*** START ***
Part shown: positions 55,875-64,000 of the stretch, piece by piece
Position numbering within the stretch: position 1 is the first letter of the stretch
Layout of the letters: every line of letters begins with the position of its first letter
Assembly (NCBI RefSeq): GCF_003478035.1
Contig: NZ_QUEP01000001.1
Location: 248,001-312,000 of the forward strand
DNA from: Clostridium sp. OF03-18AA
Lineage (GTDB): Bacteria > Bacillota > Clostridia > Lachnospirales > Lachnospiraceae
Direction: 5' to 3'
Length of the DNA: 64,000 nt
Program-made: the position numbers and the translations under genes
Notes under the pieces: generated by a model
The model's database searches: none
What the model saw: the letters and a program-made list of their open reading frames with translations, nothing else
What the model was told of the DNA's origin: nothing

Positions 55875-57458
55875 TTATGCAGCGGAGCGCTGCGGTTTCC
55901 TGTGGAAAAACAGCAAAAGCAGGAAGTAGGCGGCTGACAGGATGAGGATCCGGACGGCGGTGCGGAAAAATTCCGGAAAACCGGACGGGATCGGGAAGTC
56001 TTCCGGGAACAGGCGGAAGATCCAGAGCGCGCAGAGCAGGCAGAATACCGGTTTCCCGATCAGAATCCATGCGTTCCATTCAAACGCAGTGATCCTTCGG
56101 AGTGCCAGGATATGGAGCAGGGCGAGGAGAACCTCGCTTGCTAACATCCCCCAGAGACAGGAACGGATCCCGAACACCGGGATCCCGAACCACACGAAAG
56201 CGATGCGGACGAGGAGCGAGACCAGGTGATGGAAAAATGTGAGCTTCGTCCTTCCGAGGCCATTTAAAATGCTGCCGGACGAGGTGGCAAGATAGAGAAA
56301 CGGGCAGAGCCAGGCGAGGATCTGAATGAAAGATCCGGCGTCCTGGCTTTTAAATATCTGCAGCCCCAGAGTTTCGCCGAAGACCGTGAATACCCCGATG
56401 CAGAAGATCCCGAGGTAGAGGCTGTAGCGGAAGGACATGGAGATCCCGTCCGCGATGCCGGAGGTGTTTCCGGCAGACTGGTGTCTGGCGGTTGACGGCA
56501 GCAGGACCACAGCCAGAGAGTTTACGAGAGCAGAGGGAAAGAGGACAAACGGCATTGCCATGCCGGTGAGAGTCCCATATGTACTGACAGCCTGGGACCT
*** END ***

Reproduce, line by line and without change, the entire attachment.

Part shown: positions 55,875-64,000 of the stretch, piece by piece
Position numbering within the stretch: position 1 is the first letter of the stretch
Layout of the letters: every line of letters begins with the position of its first letter
Assembly (NCBI RefSeq): GCF_003478035.1
Contig: NZ_QUEP01000001.1
Location: 248,001-312,000 of the forward strand
DNA from: Clostridium sp. OF03-18AA
Lineage (GTDB): Bacteria > Bacillota > Clostridia > Lachnospirales > Lachnospiraceae
Direction: 5' to 3'
Length of the DNA: 64,000 nt
Program-made: the position numbers and the translations under genes
Notes under the pieces: generated by a model
The model's database searches: none
What the model saw: the letters and a program-made list of their open reading frames with translations, nothing else
What the model was told of the DNA's origin: nothing

Positions 55875-57458
55875 TTATGCAGCGGAGCGCTGCGGTTTCC
55901 TGTGGAAAAACAGCAAAAGCAGGAAGTAGGCGGCTGACAGGATGAGGATCCGGACGGCGGTGCGGAAAAATTCCGGAAAACCGGACGGGATCGGGAAGTC
56001 TTCCGGGAACAGGCGGAAGATCCAGAGCGCGCAGAGCAGGCAGAATACCGGTTTCCCGATCAGAATCCATGCGTTCCATTCAAACGCAGTGATCCTTCGG
56101 AGTGCCAGGATATGGAGCAGGGCGAGGAGAACCTCGCTTGCTAACATCCCCCAGAGACAGGAACGGATCCCGAACACCGGGATCCCGAACCACACGAAAG
56201 CGATGCGGACGAGGAGCGAGACCAGGTGATGGAAAAATGTGAGCTTCGTCCTTCCGAGGCCATTTAAAATGCTGCCGGACGAGGTGGCAAGATAGAGAAA
56301 CGGGCAGAGCCAGGCGAGGATCTGAATGAAAGATCCGGCGTCCTGGCTTTTAAATATCTGCAGCCCCAGAGTTTCGCCGAAGACCGTGAATACCCCGATG
56401 CAGAAGATCCCGAGGTAGAGGCTGTAGCGGAAGGACATGGAGATCCCGTCCGCGATGCCGGAGGTGTTTCCGGCAGACTGGTGTCTGGCGGTTGACGGCA
56501 GCAGGACCACAGCCAGAGAGTTTACGAGAGCAGAGGGAAAGAGGACAAACGGCATTGCCATGCCGGTGAGAGTCCCATATGTACTGACAGCCTGGGACCT